MUSC crews participate in drowning resuscitation training at Splash IslandTweet
By Ashley Barker
Crews from the MUSC Pediatric Emergency Department, Charleston County Emergency Medical Service and MUSC Health’s Meducare Medical Transport Service met with Charleston County Parks and Recreation lifeguards Aug. 7 at Splash Island in Mount Pleasant.
|A Charleston County EMS paramedic and a Splash Island lifeguard practice moving a training mannequin from the pool area to an ambulance as MUSC Health Meducare crew members watch.|
They spent the morning discussing resuscitation techniques when dealing with a drowning patient or water-related emergency.
There are about 8,000 drowning accidents in the United States each year, according to Keith Borg, M.D., Ph.D., who is the division chief of Pediatric Emergency Medicine.
“We certainly see them almost every week in our Emergency Department in the summer,” Borg said. “Being around the water, we see more than our share in the Lowcountry.”
Borg – along with Todd McGeorge, assistant chief of the Charleston County EMS – spoke about the importance of lifeguards knowing and practicing the transition of care from the water park or pool to the EMS crew and on to the hospital.
“We need a rapid, organized transport of care,” McGeorge said. “We need help to position the ambulance unit as close as possible to the scene, and a lifeguard should lead the paramedic to the patient. When talking to dispatch, be able to tell them the patient’s level of consciousness, is he breathing, and the heart rate. Also give them an overview of what happened – did the child slip and fall in the water, was he swimming and just went under, how long was he under and is he blue or coughing?”
The medical professionals also encouraged the lifeguards to practice crowd control in the event of an emergency and to assign a bystander to console and keep any family members calm.
“Ask the parents or people around if the child is allergic to anything,” McGeorge said.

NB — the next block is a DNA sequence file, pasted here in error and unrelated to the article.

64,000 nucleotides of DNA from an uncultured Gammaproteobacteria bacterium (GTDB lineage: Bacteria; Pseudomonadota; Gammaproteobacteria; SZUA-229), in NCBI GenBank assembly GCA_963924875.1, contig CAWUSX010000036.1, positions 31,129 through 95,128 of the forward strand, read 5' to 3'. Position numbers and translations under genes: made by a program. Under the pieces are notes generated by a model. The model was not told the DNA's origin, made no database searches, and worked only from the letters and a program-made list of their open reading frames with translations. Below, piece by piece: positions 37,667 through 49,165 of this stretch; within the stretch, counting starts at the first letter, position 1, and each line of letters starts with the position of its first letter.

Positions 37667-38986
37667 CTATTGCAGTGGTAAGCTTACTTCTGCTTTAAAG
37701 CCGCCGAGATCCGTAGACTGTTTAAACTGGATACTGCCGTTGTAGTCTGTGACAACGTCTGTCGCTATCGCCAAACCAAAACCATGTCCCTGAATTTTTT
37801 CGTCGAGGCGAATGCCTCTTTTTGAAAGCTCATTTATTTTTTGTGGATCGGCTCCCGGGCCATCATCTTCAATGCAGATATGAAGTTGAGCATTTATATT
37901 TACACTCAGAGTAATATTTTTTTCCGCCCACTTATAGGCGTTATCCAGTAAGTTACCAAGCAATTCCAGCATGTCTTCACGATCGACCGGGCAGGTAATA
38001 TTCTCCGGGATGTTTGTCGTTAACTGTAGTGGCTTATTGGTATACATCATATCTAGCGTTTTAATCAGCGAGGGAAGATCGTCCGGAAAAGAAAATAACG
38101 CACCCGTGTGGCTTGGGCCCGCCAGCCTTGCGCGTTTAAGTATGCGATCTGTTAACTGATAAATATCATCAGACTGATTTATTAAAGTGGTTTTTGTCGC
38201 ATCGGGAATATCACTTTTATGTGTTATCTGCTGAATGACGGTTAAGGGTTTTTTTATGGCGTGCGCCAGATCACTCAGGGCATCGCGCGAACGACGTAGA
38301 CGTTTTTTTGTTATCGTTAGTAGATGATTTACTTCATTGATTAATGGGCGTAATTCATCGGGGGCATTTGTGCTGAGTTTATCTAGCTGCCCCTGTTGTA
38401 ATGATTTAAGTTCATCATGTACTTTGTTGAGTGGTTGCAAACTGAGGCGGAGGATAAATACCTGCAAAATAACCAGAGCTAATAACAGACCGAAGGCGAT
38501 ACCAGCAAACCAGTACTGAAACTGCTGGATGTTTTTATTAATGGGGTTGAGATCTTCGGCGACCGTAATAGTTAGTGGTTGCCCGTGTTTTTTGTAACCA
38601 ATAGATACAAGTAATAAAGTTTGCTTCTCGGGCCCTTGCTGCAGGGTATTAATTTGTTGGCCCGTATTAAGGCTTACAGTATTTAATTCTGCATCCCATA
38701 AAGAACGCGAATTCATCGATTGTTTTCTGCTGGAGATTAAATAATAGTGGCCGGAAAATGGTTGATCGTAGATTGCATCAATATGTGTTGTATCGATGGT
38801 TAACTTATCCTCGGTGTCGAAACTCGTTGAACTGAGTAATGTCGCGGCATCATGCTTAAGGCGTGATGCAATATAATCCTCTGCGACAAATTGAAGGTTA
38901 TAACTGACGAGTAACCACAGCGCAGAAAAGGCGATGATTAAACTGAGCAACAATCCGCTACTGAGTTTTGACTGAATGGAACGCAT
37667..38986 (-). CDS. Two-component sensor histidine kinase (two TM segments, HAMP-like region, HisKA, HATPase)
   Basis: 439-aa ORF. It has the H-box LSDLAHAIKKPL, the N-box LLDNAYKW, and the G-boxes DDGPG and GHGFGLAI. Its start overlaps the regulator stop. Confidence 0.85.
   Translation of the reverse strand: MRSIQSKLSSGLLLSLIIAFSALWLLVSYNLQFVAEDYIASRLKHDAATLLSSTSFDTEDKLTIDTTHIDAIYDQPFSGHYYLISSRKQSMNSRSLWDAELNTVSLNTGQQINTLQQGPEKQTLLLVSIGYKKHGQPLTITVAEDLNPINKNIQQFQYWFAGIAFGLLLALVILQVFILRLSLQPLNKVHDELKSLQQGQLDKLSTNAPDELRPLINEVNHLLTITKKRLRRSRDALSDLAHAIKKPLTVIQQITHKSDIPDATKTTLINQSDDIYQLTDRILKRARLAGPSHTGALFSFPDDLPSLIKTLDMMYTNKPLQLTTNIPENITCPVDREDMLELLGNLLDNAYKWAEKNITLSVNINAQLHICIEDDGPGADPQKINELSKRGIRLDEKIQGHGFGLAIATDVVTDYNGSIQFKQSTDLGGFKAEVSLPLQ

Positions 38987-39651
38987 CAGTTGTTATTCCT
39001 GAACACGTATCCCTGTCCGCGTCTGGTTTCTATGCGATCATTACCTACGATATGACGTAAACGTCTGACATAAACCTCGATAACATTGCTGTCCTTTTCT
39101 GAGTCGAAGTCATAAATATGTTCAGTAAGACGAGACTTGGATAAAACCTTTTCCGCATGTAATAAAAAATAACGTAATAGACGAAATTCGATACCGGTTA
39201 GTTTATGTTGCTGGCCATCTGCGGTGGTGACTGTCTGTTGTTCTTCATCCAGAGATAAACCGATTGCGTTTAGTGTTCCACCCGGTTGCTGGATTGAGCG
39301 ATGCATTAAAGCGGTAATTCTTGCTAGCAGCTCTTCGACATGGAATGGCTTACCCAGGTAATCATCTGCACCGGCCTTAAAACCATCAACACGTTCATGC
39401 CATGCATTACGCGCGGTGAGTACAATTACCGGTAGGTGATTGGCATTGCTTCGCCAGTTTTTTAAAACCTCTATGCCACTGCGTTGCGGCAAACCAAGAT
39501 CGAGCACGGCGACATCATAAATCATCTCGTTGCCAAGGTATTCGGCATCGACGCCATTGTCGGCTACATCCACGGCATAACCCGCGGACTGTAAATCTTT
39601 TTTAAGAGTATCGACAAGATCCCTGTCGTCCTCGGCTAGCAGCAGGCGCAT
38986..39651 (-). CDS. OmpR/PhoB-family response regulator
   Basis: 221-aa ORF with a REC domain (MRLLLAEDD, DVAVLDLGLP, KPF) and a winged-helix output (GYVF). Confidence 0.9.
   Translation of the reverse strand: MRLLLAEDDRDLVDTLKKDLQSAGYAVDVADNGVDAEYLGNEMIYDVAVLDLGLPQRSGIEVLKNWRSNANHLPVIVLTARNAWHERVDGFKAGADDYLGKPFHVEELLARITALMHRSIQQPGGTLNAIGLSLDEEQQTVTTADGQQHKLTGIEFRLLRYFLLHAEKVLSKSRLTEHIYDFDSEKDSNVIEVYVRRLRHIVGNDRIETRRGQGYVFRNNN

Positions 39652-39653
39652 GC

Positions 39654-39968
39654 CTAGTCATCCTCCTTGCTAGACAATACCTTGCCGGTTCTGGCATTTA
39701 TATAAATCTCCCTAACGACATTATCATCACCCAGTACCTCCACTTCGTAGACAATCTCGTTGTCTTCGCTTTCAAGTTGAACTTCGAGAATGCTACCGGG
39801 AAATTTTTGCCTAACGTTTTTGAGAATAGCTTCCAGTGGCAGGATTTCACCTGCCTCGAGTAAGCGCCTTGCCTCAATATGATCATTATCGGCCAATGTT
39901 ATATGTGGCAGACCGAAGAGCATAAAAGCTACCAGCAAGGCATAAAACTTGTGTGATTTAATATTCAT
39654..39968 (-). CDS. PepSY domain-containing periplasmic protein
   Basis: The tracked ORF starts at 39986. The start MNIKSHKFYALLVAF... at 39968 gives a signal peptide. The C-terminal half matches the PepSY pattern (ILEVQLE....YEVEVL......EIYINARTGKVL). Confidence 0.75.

While waiting for the paramedics to arrive, the No. 1 goal for the lifeguard is to maintain proper CPR techniques if the patient isn’t breathing independently.
“Everybody thinks they can do CPR for five minutes. You can’t. You need to be rotating every two minutes,” McGeorge said. “Every compression needs to be effective so get someone fresh in there often.”
|Charleston County Parks and Recreation lifeguards at Splash Island in Mount Pleasant practice moving swimmers out of the pool using a backboard.|
The goal is to maintain 100 compressions per minute and to not stop those compressions once the EMS arrives. After watching several practice sessions, McGeorge said he noticed one lifeguard was surprised that the paramedic expected her to keep doing compressions all the way into the ambulance.
“Don’t stop once the crew arrives. You can jump on the stretcher and maintain CPR with one arm. Don’t stop until someone looks at you and says to stop,” he said.
In addition to training the lifeguards, the emergency crews are making it their mission to help train citizens to handle accidents in the water.
“Relatively few drowning accidents happen at water parks. They’re actually very safe places, in part because the lifeguards are training and because they’re supervised settings,” Borg said. “Most drownings happen at home in unsupervised, dangerous areas. Prevention is all about learning and practicing safety, which is very important.”
Borg suggests signing up for a first aid class with the American Red Cross, which offers CPR training, and to never allow anyone to swim alone.
Water safety tips
The American Red Cross offers tips for water safety at http://www.redcross.org/prepare/disaster/water-safety.
Charleston County Parks & Recreation
The county parks offer year round swimming lessons. The goal of Swim Safe Lowcountry is to ensure everyone has access to swimming lessons. Call 795-5756 or visit http://ccprc.com/.August 27, 2013